Tricuspid Valve Reconstruction for Endocarditis in a Premature Newborn
Endocarditis in premature infants without congenital heart
disease is exceedingly rare.
We describe a case of a premature infant who required surgical intervention for tricuspid endocarditis. The patient was a former 30-week gestation who was transferred to our facility at 18 days of age.
Echocardiogram at this time revealed a new mass on the tricuspid valve measuring 6 mm in diameter, without evidence of stenosis or regurgitation. Blood culture was positive for methicillin sensitive staphylococcus aureus, and he was started on antibiotic therapy with vancomycin and gentamicin. Repeat echo on day of life 16 showed the vegetation had grown to 6 x 8 mm in size with mild tricuspid regurgitation prompting transfer to our facility.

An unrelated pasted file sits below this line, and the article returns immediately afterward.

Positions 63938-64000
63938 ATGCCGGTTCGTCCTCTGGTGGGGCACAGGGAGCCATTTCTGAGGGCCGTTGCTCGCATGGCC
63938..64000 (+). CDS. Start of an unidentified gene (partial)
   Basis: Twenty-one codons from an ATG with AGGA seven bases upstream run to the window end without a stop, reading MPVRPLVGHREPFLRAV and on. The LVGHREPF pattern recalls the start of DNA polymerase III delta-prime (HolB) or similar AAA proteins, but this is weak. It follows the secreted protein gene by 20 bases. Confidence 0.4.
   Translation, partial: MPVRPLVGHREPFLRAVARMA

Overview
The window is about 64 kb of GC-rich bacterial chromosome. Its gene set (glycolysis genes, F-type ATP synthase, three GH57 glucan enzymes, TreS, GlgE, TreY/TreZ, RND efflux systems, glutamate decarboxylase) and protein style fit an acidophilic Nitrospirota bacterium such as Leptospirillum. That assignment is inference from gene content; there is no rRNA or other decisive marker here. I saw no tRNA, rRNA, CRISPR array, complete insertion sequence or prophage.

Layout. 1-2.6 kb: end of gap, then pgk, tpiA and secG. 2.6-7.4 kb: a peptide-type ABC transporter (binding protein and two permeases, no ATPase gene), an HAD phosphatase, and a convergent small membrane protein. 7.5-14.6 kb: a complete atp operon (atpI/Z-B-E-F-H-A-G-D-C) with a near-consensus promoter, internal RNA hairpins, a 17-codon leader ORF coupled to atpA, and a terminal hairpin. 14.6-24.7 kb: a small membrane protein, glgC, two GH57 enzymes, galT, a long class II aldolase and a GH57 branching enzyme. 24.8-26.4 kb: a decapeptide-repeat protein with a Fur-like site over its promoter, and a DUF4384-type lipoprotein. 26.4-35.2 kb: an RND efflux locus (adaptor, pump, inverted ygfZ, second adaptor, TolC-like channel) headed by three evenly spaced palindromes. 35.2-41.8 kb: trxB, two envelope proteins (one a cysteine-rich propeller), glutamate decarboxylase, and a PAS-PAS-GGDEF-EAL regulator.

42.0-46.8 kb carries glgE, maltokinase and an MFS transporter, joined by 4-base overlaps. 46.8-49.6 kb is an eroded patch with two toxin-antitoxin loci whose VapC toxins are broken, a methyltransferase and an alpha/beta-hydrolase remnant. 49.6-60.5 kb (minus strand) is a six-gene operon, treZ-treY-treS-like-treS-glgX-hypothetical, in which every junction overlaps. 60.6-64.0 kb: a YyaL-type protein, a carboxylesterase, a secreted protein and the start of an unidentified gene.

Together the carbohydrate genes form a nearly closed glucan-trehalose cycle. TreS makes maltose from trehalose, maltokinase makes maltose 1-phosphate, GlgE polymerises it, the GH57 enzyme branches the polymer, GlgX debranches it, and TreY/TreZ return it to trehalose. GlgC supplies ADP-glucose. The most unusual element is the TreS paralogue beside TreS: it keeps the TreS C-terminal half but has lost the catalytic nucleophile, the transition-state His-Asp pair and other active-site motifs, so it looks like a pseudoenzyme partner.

Over the next few days, he required supplemental oxygen and developed hepatomegaly, ascites and peripheral edema. Echocardiogram on day of life 19 showed a larger vegetation, 10 x 8 mm with limited excursion of the leaflets. There was a mean gradient of 4-6 mmHg across the tricuspid valve and moderate regurgitation.
Due to clinical signs of systemic venous congestion and persistently positive blood cultures, the decision was made to proceed with surgery. On his 25th day of life, at a corrected gestational age of approximately 33 weeks and a weight of 2 kg, he was taken to the operating room for tricuspid valve repair.
An echocardiogram from post-operative day number 22 demonstrated normal systolic ventricular function, moderate TR, predominantly right to left shunting at the PFO, and a mean gradient of 1 mm Hg across the tricuspid valve.
The patient is currently 3 months old, corrected gestational age of 45 weeks. He is on minimal oxygen support and is tolerating oral feeds.
Day MD, Gauvreau K, Shulman S, Newburger JW. Characteristics of children hospitalized with infective endocarditis. Ciculaiton. 2009;119:865-870.